The most famous category in the Merle is the Blue Merle French Bulldog. This dog features a light gray base coat with darker patches. Along with that, these Frenchies mostly have striking blue eyes that are permanent. If you ask me, those blue eyes are my weakness! Let’s not forget that this is the only gene that can create permanent blue eyes.
Our next candidate is the Chocolate French Bulldog. Unfortunately, chocolate is also a recessive gene, meaning it will require two copies of the said gene to appear on the dog. The carrier of the chocolate gene is known as ‘Coco.’ Might as well just buy a chocolate Frenchie and name him Coco.
These dogs have a special feature that sets them apart. They have a ‘red eye glow,’ so if you put a flashlight in their eyes, you’ll notice a bright red reflection. Isn’t it amazing? Furthermore, Coco Chocolate is a discovery; there was no DNA test for it before this.
A Blue Fawn French Dog is a result of color dilution. The signs of dilution are mostly visible on the noses, mask, ear, or paw pads. This breed can be easily differentiated from the normal fawns because they have a different color mask and lighter-colored eyes.
Due to their unique color coat, The Blue Fawn French Bulldog is quite expensive as they cost anywhere from $4000 to a whopping $10000. Unfortunately, the craziness does not end here; in some areas, these cute blue Frenchies can even go above $10000, making them one of the most expensive colored breeds.
4. Isabella French Bulldog
We have another exotic color with an exotic name. Isabella French Bulldog is often referred to as ‘double lilac’ or ‘true lilac. This is mostly a new shade of lilac. These dogs contain a mixture of blue or chocolate hues, and in this case, the chocolate gene is testable (b/b).
Due to the presence of the chocolate, it has a more ‘red tint.’ Therefore, this particular breed is the most exotic out of all the colors in the French Bulldog community. These dogs have a soft, beautiful, and fabulous coat that has the power to grab anyone’s attention instantly. An Isabelle is one hell of an investment as it can cost from $15000- $40000. It sounds pretty crazy, but these Frenchies do have their loyal followers.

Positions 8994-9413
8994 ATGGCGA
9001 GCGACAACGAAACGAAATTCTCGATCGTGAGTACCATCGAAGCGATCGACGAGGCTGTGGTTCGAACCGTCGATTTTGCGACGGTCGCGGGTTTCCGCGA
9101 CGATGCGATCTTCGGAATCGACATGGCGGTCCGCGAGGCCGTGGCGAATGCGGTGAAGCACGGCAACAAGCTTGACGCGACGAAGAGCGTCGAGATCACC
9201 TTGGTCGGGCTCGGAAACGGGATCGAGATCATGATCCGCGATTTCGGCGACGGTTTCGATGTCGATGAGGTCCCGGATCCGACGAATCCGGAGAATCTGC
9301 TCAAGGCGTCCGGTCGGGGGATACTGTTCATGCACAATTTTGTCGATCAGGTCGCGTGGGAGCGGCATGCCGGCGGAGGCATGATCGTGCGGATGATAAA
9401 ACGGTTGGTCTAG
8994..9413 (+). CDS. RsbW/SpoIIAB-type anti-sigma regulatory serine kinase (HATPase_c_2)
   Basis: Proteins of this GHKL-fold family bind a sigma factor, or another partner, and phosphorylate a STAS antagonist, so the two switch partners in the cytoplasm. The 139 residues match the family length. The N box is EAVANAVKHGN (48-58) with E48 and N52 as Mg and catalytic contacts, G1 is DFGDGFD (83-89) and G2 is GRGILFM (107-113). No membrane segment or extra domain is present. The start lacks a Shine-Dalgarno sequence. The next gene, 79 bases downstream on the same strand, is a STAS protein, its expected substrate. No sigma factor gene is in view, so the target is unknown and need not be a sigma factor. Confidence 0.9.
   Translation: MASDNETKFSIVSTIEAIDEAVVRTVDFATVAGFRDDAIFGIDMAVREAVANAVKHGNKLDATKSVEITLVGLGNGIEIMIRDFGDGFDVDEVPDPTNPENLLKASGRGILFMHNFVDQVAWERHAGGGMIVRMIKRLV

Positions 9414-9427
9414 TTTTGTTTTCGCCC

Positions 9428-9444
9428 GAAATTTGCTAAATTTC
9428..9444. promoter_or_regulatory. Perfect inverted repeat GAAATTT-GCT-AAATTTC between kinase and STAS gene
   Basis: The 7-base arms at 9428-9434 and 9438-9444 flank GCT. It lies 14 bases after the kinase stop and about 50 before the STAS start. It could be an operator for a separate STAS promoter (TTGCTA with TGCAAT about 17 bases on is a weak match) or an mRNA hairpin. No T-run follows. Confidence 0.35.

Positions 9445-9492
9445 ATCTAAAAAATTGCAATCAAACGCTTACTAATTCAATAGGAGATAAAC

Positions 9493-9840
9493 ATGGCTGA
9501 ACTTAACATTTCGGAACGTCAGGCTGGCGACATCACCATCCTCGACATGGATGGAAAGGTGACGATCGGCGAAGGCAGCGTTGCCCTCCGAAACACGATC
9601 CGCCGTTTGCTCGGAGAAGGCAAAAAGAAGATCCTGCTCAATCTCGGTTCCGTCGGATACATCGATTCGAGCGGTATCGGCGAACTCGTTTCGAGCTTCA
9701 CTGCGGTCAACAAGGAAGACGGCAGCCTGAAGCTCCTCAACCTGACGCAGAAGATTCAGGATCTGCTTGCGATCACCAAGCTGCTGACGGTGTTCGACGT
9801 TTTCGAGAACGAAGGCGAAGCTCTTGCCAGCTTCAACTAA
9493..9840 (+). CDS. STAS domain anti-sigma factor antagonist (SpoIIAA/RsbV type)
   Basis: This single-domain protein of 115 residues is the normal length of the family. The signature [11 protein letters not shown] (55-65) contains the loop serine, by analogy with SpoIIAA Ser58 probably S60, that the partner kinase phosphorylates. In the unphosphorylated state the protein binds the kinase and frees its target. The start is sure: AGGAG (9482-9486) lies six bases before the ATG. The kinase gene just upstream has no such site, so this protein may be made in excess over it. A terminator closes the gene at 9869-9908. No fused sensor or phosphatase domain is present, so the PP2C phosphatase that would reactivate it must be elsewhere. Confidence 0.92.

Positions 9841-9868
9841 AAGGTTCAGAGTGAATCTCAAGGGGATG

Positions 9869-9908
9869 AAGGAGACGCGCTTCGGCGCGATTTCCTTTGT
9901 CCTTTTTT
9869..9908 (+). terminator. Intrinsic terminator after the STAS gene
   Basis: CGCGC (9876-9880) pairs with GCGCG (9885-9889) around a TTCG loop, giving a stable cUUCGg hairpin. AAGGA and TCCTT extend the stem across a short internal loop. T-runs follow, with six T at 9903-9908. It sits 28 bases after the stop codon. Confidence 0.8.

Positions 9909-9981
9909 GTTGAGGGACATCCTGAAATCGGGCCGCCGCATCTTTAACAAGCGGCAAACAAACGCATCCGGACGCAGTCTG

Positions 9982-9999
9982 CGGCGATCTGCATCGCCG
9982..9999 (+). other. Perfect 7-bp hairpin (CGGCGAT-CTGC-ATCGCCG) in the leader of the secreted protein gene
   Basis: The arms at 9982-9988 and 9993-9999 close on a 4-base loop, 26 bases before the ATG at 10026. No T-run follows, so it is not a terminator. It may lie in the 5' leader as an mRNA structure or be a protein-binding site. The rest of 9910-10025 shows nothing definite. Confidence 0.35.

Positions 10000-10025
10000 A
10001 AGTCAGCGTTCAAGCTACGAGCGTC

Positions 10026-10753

Lilac results from two combinations of D Locus, i.e., blue (d/d) and Co locus, i.e., chocolate (co/co). It is a recessive gene because it requires two copies of each following at the locus. Usually, if a dog carries two copies of the ‘d’ gene, the coat will feature a purplish color; however, if the dog is a tri-color, it will entail tan points on it’s coat.
In contrast to that, If the dog isn’t tricolor, solid black (a/a), or has the (Ay/Ay), it will be a lilac Fawn, which has a more yellowish champagne aspect to it than a blue fawn, which has snowier champagne look to it making them look adorable. Safe to say, this color does make them stand out in a crowd.
These are quite the diversified ones. Black and Tan, Chocolate and Tan, Blue and Tan, Lilac and Tan, and Merle and Tan are just a few of the Tricolor combinations. The A-Locus Allele combination is what gives these canines their tan point markings.
The ‘At’ gene is primarily responsible for the dog’s tri-color look. As previously stated, the At gene predominates over the ‘a’ gene. Dogs who are (At/At) or (At/a) at the A-locus, the Tan Points will be expressed. Apart from the dog’s tan points, the Alleles your dogs carry at the D-Locus, B-Locus, and M-Locus determine the color of your dog’s coat. If the dog does not carry two alleles of blue or chocolate, then its base color will be black and tan.
Whoa! Who knew there goes a lot behind the color of a French Bulldog than what meets the eyes. I believe that having this precious knowledge is essential if you are a Frenchie enthusiast. However, do your research before making a purchase or breeding. Feel free to hit me up if you have any queries.
Have a good day!